MAY 1, 2014, which is Labor Day, marks the 40th anniversary of the Philippine overseas labor program. It provides the entire country an opportunity to look back at the beginnings of this program that was really meant as a stopgap measure during the Marcos era.
Surprisingly, the institutions created during the time of my father, then Labor Secretary Blas F. Ople, remain relevant and viable four decades hence. His vision has remained true and relevant, providing other labor-sending countries a model to follow.
What are these institutions? The Philippine Overseas Employment Administration or the POEA is in charge of regulating licensed recruitment agencies, foreign employers, and overseas job applicants — thus, ensuring an organized, fair, and transparent process for the deployment of Filipino workers to every nook and corner of the world. Migration is fraught with social costs and so the mandate to look after the welfare of overseas Filipino workers fall upon the very broad shoulders of the member-based Overseas Workers’ Welfare Administration (OWWA). What if his or her foreign employer did not pay the overseas worker according to contract? Where can the worker seek financial justice? The National Labor Relations Commission (NLRC) is the agency tasked with helping aggrieved workers run after money claims against their local agency and foreign employers.
These are institutions, brick and mortar, whose doors should be both open and inviting to all overseas Filipino workers in search for answers. Given the complex situations confronting their respective clientele, the leaders of these institutions must be quick on their toes, in perpetual search for innovation, using modern technology to connect people with services and information.
The New Year provides every government institution involved in the Philippine overseas employment program a renaissance in public service. Why not have an amazing race among said offices on who could deliver more and better programs and services for our modern-day heroes in 2014? The Department of Foreign Affairs including all its foreign posts deserves to be in this mythical race. In fact, shouldn’t they be leading it? Under the one-country team approach provision of the Migrant Workers’ Act, all embassies and consulates are required to serve as a team with no less than the head of mission as its captain.
Unfortunately, not much is going on in the innovation side of things when you take a careful look at how these institutions have evolved. Many of our overseas workers have taken to social media to immerse themselves in peer conversations to the exclusion of government personnel and officials. This was so true during the beginnings of the Nitaqat program when a non-governmental organization (NGO) in Saudi Arabia known as Patnubay had to spearhead its own Facebook page to guide Filipino workers in understanding the ratings program. The Philippine Embassy in Riyadh and the Philippine Consulate in Jeddah did catch up, but their social media efforts were quite late, and a bit tepid.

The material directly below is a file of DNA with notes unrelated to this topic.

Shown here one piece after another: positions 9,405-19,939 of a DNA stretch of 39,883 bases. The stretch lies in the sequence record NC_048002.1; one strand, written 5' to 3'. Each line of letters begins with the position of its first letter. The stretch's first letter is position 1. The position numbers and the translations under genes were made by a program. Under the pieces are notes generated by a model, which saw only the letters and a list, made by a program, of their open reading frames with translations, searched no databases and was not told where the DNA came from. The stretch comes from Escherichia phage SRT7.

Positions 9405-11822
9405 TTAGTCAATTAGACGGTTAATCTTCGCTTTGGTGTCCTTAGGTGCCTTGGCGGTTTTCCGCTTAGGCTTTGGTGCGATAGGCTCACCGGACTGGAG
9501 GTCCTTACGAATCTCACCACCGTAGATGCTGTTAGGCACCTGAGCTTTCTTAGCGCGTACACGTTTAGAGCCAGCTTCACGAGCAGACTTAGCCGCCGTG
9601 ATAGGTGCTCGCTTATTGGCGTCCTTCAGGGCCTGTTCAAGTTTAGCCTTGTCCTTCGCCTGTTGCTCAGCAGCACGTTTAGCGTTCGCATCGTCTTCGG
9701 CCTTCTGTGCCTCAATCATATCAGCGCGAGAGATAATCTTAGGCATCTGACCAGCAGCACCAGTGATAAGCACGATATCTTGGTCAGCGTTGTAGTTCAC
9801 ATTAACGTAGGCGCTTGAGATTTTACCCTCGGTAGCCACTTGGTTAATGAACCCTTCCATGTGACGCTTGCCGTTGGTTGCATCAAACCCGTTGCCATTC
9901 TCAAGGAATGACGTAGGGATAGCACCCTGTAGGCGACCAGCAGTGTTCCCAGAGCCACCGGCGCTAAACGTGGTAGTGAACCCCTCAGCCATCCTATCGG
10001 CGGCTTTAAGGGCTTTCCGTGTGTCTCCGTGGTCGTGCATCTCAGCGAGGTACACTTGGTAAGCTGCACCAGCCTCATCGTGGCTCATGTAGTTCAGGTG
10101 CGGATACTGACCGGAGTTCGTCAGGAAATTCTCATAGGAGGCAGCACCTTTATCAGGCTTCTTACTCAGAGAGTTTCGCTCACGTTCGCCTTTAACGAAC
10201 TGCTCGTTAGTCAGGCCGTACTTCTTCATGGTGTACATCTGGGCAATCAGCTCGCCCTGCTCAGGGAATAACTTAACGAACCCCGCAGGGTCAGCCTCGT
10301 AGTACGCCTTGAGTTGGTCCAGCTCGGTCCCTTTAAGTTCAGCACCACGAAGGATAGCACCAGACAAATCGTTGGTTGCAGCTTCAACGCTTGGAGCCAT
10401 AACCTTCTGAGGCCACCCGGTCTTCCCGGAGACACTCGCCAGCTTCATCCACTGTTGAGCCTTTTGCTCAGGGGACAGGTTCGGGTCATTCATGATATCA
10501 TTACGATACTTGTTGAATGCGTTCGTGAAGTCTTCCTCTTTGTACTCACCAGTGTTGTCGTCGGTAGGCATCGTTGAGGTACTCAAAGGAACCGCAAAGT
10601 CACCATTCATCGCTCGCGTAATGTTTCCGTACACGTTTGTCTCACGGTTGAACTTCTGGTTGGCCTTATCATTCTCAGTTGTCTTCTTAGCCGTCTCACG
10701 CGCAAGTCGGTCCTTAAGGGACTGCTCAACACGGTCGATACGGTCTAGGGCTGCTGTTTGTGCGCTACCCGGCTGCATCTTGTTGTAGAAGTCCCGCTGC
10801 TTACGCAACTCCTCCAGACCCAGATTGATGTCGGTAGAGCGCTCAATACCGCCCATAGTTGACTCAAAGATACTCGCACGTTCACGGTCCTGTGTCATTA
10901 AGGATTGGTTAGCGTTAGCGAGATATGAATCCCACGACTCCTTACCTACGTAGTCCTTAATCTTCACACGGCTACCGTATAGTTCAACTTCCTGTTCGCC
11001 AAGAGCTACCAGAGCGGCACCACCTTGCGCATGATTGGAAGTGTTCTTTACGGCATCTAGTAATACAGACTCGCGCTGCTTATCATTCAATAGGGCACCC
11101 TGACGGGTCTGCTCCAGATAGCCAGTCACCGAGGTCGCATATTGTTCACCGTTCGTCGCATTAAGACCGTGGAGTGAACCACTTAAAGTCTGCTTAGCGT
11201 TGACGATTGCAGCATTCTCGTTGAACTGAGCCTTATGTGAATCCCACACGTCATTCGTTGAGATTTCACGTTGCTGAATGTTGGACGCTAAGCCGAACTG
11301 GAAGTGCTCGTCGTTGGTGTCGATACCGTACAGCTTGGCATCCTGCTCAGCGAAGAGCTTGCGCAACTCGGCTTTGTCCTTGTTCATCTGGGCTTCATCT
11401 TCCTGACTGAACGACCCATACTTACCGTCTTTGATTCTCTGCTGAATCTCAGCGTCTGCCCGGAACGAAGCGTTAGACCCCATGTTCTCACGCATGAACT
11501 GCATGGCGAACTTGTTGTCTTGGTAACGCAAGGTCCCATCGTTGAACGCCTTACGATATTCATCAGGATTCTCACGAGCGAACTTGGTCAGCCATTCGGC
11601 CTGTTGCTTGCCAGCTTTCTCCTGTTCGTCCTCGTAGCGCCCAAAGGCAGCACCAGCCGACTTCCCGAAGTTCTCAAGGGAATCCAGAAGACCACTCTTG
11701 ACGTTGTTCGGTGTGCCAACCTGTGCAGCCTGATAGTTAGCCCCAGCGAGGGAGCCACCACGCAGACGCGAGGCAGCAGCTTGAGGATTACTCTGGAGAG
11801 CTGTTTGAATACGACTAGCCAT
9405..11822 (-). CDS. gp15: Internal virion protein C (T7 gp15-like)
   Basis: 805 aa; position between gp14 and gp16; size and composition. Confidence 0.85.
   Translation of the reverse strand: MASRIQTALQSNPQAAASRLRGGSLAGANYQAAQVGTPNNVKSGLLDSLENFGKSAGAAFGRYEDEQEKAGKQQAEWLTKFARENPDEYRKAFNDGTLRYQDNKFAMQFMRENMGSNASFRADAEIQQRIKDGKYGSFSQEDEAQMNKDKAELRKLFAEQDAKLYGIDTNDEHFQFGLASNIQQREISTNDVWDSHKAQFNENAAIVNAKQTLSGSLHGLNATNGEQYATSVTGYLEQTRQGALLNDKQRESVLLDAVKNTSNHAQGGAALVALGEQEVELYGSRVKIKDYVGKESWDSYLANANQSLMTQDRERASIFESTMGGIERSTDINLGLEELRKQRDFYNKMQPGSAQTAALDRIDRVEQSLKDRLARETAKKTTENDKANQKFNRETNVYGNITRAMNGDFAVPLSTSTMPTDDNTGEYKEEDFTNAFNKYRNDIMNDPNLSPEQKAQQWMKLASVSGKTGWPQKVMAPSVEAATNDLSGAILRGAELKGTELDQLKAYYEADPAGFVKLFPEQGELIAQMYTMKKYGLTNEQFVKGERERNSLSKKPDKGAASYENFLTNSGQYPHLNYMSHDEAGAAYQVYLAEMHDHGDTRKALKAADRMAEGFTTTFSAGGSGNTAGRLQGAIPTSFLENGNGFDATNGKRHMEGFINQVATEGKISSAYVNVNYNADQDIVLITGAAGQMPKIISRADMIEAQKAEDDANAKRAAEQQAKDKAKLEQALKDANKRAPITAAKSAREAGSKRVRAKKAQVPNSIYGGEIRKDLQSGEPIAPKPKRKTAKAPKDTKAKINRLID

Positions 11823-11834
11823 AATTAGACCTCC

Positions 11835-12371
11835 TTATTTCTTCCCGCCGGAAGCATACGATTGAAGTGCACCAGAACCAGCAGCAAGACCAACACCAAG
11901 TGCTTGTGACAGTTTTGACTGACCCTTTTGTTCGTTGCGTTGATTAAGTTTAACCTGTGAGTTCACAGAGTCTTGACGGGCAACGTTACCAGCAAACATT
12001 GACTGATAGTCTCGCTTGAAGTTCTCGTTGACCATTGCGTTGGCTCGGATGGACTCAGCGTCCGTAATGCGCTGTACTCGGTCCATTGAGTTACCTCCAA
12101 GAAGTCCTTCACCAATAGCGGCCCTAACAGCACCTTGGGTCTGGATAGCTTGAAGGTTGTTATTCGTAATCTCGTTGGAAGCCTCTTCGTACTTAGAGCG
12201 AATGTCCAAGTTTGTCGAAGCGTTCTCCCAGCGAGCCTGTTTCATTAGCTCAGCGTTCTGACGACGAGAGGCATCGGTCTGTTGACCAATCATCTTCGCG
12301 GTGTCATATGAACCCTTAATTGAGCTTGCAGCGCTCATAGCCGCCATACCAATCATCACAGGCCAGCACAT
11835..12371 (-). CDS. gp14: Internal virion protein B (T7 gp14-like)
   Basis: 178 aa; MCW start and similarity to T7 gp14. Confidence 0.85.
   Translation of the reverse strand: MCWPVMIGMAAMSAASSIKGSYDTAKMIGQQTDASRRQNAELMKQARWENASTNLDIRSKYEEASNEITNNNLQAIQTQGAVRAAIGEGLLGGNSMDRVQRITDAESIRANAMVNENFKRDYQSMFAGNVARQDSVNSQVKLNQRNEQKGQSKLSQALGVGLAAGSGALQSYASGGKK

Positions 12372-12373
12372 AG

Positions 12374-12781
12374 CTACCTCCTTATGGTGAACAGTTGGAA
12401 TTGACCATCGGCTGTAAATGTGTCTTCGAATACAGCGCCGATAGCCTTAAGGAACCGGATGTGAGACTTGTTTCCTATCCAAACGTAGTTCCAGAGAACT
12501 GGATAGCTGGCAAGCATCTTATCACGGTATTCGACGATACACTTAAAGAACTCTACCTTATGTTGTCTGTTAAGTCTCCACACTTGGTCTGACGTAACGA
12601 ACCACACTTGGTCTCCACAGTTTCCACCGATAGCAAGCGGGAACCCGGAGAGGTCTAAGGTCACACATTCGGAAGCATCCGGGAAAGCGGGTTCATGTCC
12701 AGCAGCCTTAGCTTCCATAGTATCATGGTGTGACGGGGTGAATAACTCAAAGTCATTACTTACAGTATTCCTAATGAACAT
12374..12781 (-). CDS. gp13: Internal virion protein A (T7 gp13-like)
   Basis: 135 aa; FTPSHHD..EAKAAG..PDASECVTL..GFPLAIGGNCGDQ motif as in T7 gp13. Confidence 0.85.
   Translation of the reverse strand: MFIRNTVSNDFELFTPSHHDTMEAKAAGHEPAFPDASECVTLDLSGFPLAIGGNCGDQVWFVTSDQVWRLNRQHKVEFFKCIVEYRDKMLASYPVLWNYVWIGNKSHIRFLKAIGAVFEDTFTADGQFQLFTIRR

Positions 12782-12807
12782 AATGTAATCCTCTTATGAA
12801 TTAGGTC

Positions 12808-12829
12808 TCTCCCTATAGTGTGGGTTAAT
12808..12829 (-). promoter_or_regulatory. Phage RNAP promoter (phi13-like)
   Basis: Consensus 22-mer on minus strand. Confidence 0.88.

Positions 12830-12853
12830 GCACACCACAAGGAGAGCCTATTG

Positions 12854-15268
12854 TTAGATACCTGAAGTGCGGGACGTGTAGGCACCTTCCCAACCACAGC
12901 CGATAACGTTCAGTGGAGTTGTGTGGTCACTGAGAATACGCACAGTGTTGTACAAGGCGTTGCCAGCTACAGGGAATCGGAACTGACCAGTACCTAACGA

Filipino workers repatriated from Saudi Arabia don’t even know the exact programs and services that they could avail of once home from the Middle East. This is an affront to their years of being away, to years of enormous difficulty to provide food and basic necessities for their families. I believe that there is sufficient justification on the moral, economic, and social grounds for a simultaneous combustion of services and programs to benefit our overseas Filipino workers. Why the stinginess in serving a sector that has proven its worth over and over again in very precise, measurable economic gains?
POEA Administrator Hans Cacdac may yet take the ribbon for innovation when a new smartphone application that would enable an overseas job applicant to verify the legitimacy of a recruitment agency and its job orders is launched. Let’s keep our fingers crossed that other agencies such as OWWA, NLRC, and the labor department’s National Reintegration Center for OFWs find the inspiration to innovate, and launch new initiatives to help our migrant workers. Innovation is its own reward. New programs signify an earnest and caring leadership, and hope for the future.
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